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The East African : June 2nd 2014
16 The EastAfrican OPINION MAY 31 - JUNE 6, 2014 PUBLISHED WEEKLY BY THE NATION MEDIA GROUP Sudan: Light at the end of the tunnel? The East African region is hopeful that the positive signals from the leaders of the warring factions in South Sudan can be sustained and Africa’s newest country returned to peace. Both President Salva Kiir and Dr Riek Machar have of late been consistent in stating their commitment to a peaceful resolution to the political crisis, despite the continued fighting. The fighters on the ground need positive sig- nals from their leaders so that they can respect the two ceasefire agreement that have both been violated with impunity. In particular, Dr Machar’s decision to come out of the bush and tour East African capitals for the sake of consultations is encouraging. Both leaders were ready to hold an informal face-toface meeting in Nairobi, which failed to take place due to some diplomatic hitches. Thus the leaders of the warring sides in South Sudan have finally acknowledged that peace cannot be realised without a regional effort. Dr Machar has given his proposals for a lasting peace, indicating that he is now ready for serious engagement. President Kiir has also accepted the reality that the military option cannot work in the current situation. Other countries from the region now have the opportunity to ensure that the next round of talks, set for Addis Ababa next week, addresses concrete issues. The time for talk about talks is over as South Sudanese continue to die either from bullets or from hunger. The only remaining challenge for smooth progress of the negotiation is the continued presence of Ugandan troops in South Sudan, contrary to the January 23 Cessation of Hostilities Agreement. The Machar faction continues to perceive Uganda troops as a stumbling block to the peace process, since they believe their presence contributes to Kiir’s hardline position. EAC fiddling funds? Oh no! Reports that donors are withholding pro- gramme-funds to the East African Community due to alleged mismanagement have come as a shock to everyone who holds regional integration close to their hearts. Donors support nearly 70 per cent of the Com- munity’s programmes. The Partnership Fund in particular, which is at the heart of the allegations, supports crucial programmes such the implementation of the Common Market Protocol and the Monetary Union Protocol, which are likely to face undue delays. Some donors are already demanding a refund of some $170,000. The Secretariat must move with speed to pro- vide audited reports to donors to allow the disbursement of the funds that are currently lying idle. A PUBLICATION OF THE NATION MEDIA GROUP LINUS GITAHI: Chief Executive Officer JOSEPH ODINDO: Editorial Director PAMELLA SITTONI: Managing Editor Nation Centre, Kimathi Street, P.O. Box 49010-00100 G.P.O. Nairobi. Tel. 3288000, 2221222, 337710, Fax 214531, 213946. E-mail: firstname.lastname@example.org © Nation Media Group We need Nkrumah-Nasser type leaders who will build a bridge across the Sahara again. ” Cha≥les Onyango-Obbo T errible things are happening in the Arab North, and the rest of Africa south of the Sahara desert, aka sub-Saharan Af- rica, doesn’t seem to be interested or bothered. The biggest mess is happening in Libya. To begin with, it is no longer clear who is in charge in Libya. In a chaotic session, the interim parliament, the General National Congress, a few Our brethren up north don’t pay much attention to us, either. They haven’t sent peacekeepers to Somalia or CAR days ago elected businessman Ahmed Miitig as the new prime minister. The dozens of militias in Libya have rejected Miitig. Then the other day gunmen attacked his home. He escaped unhurt. The old premier, Abdullah al-Thani, who at first looked like he would leave and allow Miitig to rule, has now changed his mind and decided to linger as PM. Enter rogue former general Khalif Libya is dying, and black Af≥icans don’t give a damn Haftar. He has raised a formidable army and is launching attacks on Islamists groups all over the country, most intensely in Benghazi. He even has a private air force. The place is falling apart. There are probably more weapons and bombs in Libya than people, in the inevitable crisis that has followed the grim end of Muammar Gaddafi’s rule two years ago. Hundreds of people have been killed. The country is broke, and things are getting worse by the day. The US has cut and run, telling its citizens to leave. In neighbouring, more peaceful Tu- nisia, there is reason to be nervous. A few days ago, four Tunisian police officers were killed in what authorities called a “terrorist” attack on the home of Interior Minister Lotfi Ben Jeddou. Since late 2012, security forces have been battling dozens of militants hiding out in the remote Mount Chaambi region. Authorities say the militants are linked to Al Qaeda. We know Egypt and the Egyptians better. They drink our water from the Nile. We play football with them, and their elections are similar to ours. At the start the week, they held a presidential election. Former military chief Field Mar- shal Abdul Fattah al-Sisi won it handily. Remember, last July, Sisi overthrew the democratically elected president of Egypt, the Muslim Brotherhood’s Mohamed Morsy. He jailed him, and the worst political violence in recent Egyptian history followed. Anyway, Sisi put the election machinery together, retired from the army, stood and won the vote. That is very familiar in the rest of Africa. We understand that. If Libya, or pre-Sisi Egypt, were elsewhere in Africa, we would have pressured the African Union to send a peacekeeping force there. So why don’t we? First, our Arab brothers and sisters up north don’t pay much attention to us, either. They have not sent peacekeepers to Somalia, Central African Republic, or DR Congo either. They don’t visit us — and we don’t visit them. The only exception was Muammar, who liked to come south bearing gifts, with a phalanx of female bodyguards and wearing expensive robes whose cost could feed several African villages for years. North Africa and sub-Saharan Afri- ca needs a Kwame Nkrumah or Gamal Abdel Nasser kind of leader who will build a bridge across the Sahara again. Cha≥les Onyango-Obbo is is the edito≥ of Mail & Gua≥dian Af≥ica (mgaf≥ica.com). Twitte≥:cobbo3 B≥utalising Somalis ove≥ suga≥ smuggling? Sweet! ing on Usalama Watch. The personal testimonies in the briefing — from both Kenyans of Somali descent and Somali asylum-seekers and refugees — are harrowing. The briefing — documenting arbi- S trary arrest, detention without trial beyond the constitutional 24-hour limit, physical and sexual harassment, extortion, forcible relocation contrary to a High Court ruling and expulsion contrary to regional and international norms on non-refoulement — was released on Tuesday. The irony is, of course, that accord- ing to the briefing, not a single terrorism-related charge has been laid against any of those brought to court as a result of the operation. The few that have been charged have only been charged with various immigration-related offences. So, if the operation isn’t about counter-terrorism, what is it about? Forcible relocation of urban asylumseekers and refugees to the camps against a High Court order and thus contempt of court? If so, “only” 1,000 of the estimated 55,000 urban asylum-seekers and refugees have been moved to the camps — in some cases separating breast-feeding babies from their mothers and children from their omalis are Scapegoats in Kenya’s Counter-Terror Crackdown.” This is the title of Amnesty International’s brief- parents. Or is it about expulsion to a country still in conflict contrary to regional and international norms on non-refoulement? If so, “only” 359 asylum-seekers and refugees have been expelled — including three registered refugees as well as many others who claimed their documentation was confiscated and destroyed during the operation. The point being that as a counter- terrorism measure, the operation is evidently ineffective — not to mention counter-productive given that GoK bellicosity has now trickled down into the general population. Other Why would GoK not just stir the xenophobic pot but keep it on the boil? Should we, as always, follow the money? Kenyans are now feeling quite free in their hateful behaviour — expelling Kenyans of Somali descent and Somalis from public transport and denying them rental accomodation. Similarly, as a measure to ease the burden of refugee hosting, it’s been equally ineffective. So...what was the point? Why would the GoK feel so free not just stirring the xenophobic pot but keeping it on the boil? Should we, as always, follow the money? Reports of the de- As counter-terrorism, the operation is ineffective — even counter-productive.” L. Muthoni Wanyeki struction of small businesses in the erstwhile thriving mini-metropolis of Eastleigh and repeated extortion are disturbing enough. The allegations and rumours that this was actually about the takeover of the illegal sugar importation business from Somalia are even worse. Note: takeover — not legitimate exposure and ending. If those allegations and rumours are true, we are back to the days before the political “transition” of 2002. When those in power hungry for money merely looked around for lucrative businesses — legal and otherwise — and went out and took them. First with offers of buy-in and then, if resisted, by sheer takeover. The Kenyan Asian community was especially vulnerable to this then. Today it seems it is the Kenyan Somali community. Shame, shame, shame. To bring down the hell outlined above on the heads of ordinary people for that: A takeover of an illegitimate business. L. Muthoni Wanyeki is Amnesty Inte≥national’s ≥egional di≥ecto≥ fo≥ East Af≥ica. This column is w≥itten in he≥ pe≥sonal capacity.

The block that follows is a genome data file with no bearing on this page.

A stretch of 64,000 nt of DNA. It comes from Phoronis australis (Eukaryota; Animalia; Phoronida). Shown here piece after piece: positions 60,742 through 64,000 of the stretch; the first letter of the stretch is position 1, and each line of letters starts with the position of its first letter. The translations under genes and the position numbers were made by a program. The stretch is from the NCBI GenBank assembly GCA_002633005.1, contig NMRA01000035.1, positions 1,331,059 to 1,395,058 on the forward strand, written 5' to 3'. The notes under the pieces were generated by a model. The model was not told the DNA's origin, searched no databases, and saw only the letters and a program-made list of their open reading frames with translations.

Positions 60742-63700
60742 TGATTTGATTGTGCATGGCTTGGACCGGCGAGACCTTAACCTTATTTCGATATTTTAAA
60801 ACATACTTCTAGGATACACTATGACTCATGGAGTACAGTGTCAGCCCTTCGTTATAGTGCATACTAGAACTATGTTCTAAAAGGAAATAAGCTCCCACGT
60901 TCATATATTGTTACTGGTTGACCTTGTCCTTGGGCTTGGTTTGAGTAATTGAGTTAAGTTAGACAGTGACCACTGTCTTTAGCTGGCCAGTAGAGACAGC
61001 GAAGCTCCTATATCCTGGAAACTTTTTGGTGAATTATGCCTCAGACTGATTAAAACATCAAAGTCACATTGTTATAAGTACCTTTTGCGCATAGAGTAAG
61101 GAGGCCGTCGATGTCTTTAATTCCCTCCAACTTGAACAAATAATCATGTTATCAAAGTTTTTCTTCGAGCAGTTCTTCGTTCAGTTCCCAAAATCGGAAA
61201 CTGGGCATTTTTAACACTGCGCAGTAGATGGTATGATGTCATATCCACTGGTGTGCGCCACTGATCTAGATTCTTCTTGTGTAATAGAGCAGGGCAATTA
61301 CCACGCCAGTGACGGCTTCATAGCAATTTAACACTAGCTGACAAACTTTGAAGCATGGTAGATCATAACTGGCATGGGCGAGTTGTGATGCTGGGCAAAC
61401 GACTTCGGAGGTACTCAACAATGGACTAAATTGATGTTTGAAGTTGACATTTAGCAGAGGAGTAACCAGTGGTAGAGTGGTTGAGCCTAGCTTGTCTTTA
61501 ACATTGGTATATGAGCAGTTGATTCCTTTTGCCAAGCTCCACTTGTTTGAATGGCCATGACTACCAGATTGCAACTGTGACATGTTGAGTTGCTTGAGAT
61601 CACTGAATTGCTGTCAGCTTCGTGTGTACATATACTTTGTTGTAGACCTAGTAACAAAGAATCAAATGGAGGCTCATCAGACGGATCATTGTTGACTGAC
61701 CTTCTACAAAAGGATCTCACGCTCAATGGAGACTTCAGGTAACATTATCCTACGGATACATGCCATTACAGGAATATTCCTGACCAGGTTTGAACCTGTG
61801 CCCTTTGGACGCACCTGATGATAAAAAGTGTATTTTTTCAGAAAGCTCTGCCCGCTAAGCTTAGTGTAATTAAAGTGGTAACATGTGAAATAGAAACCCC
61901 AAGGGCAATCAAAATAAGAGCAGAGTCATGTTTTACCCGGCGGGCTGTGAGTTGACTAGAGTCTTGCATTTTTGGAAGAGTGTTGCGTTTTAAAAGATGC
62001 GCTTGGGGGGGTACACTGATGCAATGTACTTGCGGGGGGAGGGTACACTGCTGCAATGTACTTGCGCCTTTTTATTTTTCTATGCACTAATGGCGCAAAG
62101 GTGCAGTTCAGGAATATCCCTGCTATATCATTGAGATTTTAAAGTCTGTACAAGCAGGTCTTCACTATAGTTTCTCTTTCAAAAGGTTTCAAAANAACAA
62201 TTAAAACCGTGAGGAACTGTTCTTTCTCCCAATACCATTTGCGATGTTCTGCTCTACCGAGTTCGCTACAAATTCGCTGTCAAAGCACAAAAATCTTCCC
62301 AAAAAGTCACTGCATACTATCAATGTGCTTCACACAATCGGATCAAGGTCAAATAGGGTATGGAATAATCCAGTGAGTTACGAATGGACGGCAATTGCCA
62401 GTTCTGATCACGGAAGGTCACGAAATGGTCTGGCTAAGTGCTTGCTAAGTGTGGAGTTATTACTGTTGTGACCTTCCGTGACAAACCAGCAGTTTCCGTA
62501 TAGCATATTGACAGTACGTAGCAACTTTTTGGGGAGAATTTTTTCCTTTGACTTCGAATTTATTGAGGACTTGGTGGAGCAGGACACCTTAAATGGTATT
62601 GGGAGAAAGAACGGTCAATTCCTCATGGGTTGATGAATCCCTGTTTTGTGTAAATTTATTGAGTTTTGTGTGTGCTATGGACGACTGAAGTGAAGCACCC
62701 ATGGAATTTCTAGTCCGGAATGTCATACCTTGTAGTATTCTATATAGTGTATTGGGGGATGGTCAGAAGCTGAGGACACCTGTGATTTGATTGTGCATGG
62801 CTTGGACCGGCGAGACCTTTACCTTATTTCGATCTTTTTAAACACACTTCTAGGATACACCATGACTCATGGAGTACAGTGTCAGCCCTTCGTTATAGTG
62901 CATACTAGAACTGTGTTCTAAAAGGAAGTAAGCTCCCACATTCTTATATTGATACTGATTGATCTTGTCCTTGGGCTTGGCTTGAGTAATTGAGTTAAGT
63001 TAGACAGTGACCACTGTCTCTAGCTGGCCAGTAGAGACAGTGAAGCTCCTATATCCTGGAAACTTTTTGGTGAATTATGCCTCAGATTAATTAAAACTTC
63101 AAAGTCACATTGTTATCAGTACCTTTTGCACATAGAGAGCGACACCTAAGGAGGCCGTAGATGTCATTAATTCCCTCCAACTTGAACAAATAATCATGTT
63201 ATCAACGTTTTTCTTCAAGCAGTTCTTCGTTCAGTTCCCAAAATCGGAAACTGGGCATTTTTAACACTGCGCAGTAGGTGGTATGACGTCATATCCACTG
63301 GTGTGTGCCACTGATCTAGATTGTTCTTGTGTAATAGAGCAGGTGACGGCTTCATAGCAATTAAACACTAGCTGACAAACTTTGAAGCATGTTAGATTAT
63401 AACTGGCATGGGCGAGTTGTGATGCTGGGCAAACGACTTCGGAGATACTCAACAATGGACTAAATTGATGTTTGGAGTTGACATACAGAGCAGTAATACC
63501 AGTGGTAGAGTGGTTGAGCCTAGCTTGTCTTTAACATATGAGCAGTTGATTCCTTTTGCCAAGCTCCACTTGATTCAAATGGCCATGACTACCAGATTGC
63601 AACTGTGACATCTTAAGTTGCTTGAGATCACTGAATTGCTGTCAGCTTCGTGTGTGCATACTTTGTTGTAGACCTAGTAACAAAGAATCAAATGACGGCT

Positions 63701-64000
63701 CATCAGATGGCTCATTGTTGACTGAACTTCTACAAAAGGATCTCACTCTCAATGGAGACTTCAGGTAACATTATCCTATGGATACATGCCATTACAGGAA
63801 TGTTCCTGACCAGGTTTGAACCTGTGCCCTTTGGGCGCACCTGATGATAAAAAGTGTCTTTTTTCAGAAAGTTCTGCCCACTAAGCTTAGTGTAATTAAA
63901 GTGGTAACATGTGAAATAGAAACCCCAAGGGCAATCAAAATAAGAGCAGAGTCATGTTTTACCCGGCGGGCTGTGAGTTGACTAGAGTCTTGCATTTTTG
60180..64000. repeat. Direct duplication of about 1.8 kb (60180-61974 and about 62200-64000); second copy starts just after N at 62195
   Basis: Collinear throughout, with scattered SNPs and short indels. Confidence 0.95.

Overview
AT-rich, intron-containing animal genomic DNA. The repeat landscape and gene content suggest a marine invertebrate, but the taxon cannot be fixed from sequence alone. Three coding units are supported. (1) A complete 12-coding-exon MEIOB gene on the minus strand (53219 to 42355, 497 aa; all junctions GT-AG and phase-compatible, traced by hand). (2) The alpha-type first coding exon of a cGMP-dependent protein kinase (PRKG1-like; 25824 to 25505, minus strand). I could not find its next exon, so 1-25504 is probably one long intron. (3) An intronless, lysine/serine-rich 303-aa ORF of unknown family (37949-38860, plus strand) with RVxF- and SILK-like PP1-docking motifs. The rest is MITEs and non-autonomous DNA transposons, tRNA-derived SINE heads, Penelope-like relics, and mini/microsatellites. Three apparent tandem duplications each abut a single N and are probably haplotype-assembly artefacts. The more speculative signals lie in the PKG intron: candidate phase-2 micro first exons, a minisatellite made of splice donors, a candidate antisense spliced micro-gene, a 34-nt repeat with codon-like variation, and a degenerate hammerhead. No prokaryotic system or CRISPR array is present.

May 26th 2014
June 9th 2014